Nobody is perfect, but certainly we can make a commitment to more grateful, peaceful, balanced, and loving thoughts. If we practice this daily, we will combat the other thoughts that can pull us down or keep us from walking forward.

It won’t be easy, but any real and positive change in life is never easy.

Hopefully, you won’t have to go to prison to realize this; or hit rock bottom; or find yourself in a desperate situation.
But maybe that’s what will happen; perhaps that’s how contentment will come to you.
I don’t know that, because it’s different for everyone.

Regardless, accept that the circumstances around you are often out of your control.

And that’s okay.

Ask yourself: what would it mean for you to be content whatever the circumstances?

Whether hungry, or fed, or living with plenty, or living with nothing—what would it mean for you to be content in every situation?

No need to deny or minimize the things you go through in life.
No need to try to explain them away by saying that your suffering is God’s will or something like that.
Recognize any pain or anxiety or fear that you feel.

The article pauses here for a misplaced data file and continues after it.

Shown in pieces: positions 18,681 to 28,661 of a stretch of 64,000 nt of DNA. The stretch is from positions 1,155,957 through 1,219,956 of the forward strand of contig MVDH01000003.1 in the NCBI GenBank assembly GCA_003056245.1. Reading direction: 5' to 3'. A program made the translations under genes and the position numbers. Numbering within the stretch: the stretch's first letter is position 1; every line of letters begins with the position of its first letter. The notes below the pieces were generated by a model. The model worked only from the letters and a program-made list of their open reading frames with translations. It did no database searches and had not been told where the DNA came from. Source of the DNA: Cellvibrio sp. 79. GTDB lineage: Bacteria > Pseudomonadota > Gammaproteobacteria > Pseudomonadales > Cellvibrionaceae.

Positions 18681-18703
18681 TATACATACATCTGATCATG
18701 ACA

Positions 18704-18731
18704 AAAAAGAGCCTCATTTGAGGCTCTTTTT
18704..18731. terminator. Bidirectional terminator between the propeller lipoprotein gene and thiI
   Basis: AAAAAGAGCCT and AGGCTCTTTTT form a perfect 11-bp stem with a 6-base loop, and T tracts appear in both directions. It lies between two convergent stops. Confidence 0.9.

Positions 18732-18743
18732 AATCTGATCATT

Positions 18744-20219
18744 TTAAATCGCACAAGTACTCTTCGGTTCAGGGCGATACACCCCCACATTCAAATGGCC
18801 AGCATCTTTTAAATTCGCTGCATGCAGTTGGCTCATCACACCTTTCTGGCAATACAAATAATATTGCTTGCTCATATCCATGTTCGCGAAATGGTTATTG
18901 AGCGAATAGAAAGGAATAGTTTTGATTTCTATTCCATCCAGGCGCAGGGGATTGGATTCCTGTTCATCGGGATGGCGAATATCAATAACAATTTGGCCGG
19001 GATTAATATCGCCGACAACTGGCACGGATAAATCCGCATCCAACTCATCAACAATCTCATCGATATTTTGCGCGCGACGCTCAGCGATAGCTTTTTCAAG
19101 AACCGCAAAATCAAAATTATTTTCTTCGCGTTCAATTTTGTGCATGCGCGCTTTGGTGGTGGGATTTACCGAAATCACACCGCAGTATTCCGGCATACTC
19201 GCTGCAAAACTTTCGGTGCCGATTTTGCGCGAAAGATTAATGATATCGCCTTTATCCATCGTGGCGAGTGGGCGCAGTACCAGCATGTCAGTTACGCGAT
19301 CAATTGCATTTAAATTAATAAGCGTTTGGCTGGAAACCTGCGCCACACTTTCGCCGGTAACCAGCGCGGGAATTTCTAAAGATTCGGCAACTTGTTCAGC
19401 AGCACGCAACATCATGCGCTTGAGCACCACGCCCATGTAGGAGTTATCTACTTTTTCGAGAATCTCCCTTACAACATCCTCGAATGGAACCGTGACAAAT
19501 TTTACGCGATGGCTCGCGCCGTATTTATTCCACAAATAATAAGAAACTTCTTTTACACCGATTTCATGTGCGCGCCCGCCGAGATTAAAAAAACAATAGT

But then realize that you can be persistent in your prayer and meditation, in your silence, in your finding of contentment.
The peace that passes all understanding is available to you.

Whoever or wherever you are today, know this:
You are a flower waiting to bloom, waiting to be reborn.
You may be in the mud today, but the skies call you.
You may have all your petals closed right now, but eventually they need to open.

May you find contentment.

When the Fire Burns, Remove Your Sandals!

Exodus 3:1-7; 11-15  

ganeshastatueFriday marked the beginning of the Ganesha Festival for Hindus around the world. Ganesh Chaturthi festival honors Lord Ganesh[a], the form or deity that represents intellect and wisdom.

The son of goddess Parvati, Ganesh is identified by his elephant head.

The festival is 10 days of music, drums, prayers, dancing, and food.